Sprint acknowledged Tuesday that its eye-popping promotion offering to cut AT&T and Verizon customers’ bills in half will save the average customer only about 20 percent.
That’s because Sprint is cutting in half the service portion of the bill — the part that pays for calling, texting and data. However, to get that savings, customers have to either lease a new phone or pay installments on the full cost of a new phone.
“They are still probably getting a 20 percent sort of net discount,” CFO Joe Euteneuer said at a Merrill Lynch conference on Tuesday. But, he added, many customers may find that Sprint’s existing rate plans are actually cheaper than the current promotion.
Euteneuer’s comments are part of the dance that cellphone executives do — touting huge savings to lure new customers, while reassuring investors that these promotions will not eat too deeply into profitability.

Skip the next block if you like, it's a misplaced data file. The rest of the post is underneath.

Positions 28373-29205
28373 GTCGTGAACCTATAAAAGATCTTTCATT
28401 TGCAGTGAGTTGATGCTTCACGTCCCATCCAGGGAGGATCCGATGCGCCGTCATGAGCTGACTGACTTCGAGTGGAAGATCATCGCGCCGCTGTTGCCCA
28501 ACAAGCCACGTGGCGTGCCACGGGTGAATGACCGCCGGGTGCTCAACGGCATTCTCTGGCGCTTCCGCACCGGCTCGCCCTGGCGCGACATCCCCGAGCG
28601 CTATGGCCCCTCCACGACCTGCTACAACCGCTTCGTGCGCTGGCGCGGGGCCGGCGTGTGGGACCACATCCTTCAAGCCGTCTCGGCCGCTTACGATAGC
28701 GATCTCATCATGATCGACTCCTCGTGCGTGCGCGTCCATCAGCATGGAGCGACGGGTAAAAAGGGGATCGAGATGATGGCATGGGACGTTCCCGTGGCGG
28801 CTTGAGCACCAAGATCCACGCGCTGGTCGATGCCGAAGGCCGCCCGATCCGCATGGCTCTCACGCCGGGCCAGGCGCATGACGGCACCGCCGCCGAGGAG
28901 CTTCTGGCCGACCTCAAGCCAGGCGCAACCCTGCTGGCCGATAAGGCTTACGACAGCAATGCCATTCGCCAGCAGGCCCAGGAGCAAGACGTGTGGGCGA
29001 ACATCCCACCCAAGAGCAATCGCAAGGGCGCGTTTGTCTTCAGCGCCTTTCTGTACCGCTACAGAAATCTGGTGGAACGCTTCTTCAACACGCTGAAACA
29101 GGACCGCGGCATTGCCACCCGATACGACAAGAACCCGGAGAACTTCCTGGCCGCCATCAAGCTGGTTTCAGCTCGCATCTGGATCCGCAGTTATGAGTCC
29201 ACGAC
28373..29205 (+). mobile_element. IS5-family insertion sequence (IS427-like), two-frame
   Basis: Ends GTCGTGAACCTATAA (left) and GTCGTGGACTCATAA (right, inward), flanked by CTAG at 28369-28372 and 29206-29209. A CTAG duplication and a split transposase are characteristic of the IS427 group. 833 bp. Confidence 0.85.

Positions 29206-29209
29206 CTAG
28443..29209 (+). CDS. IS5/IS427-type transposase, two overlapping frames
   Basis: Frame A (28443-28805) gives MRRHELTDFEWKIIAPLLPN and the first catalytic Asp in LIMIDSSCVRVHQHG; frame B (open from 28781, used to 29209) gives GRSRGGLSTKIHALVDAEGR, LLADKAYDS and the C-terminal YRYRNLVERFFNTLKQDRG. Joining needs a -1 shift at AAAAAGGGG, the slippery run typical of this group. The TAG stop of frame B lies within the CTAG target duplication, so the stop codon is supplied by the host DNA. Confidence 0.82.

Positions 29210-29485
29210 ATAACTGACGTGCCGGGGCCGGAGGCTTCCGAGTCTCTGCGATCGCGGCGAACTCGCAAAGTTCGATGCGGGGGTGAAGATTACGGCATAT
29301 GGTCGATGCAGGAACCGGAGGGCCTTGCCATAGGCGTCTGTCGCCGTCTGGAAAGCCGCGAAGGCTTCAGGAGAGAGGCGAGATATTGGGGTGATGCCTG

Under the latest offer, Sprint will also reimburse customers up to $350 per line in early-termination fees, but customers also have to turn in all the phones associated with their old account and get new Sprint models.
Sprint’s offer comes as new CEO Marcelo Claure is trying to position Sprint to gain core smartphone customers after several quarters of huge defections.
Asked why Sprint is not also offering to cut T-Mobile bills in half, Euteneuer responded with the company line that most of the potential switchers are at AT&T and Verizon, which are by far the two largest U.S. wireless carriers.
This article originally appeared on Recode.net.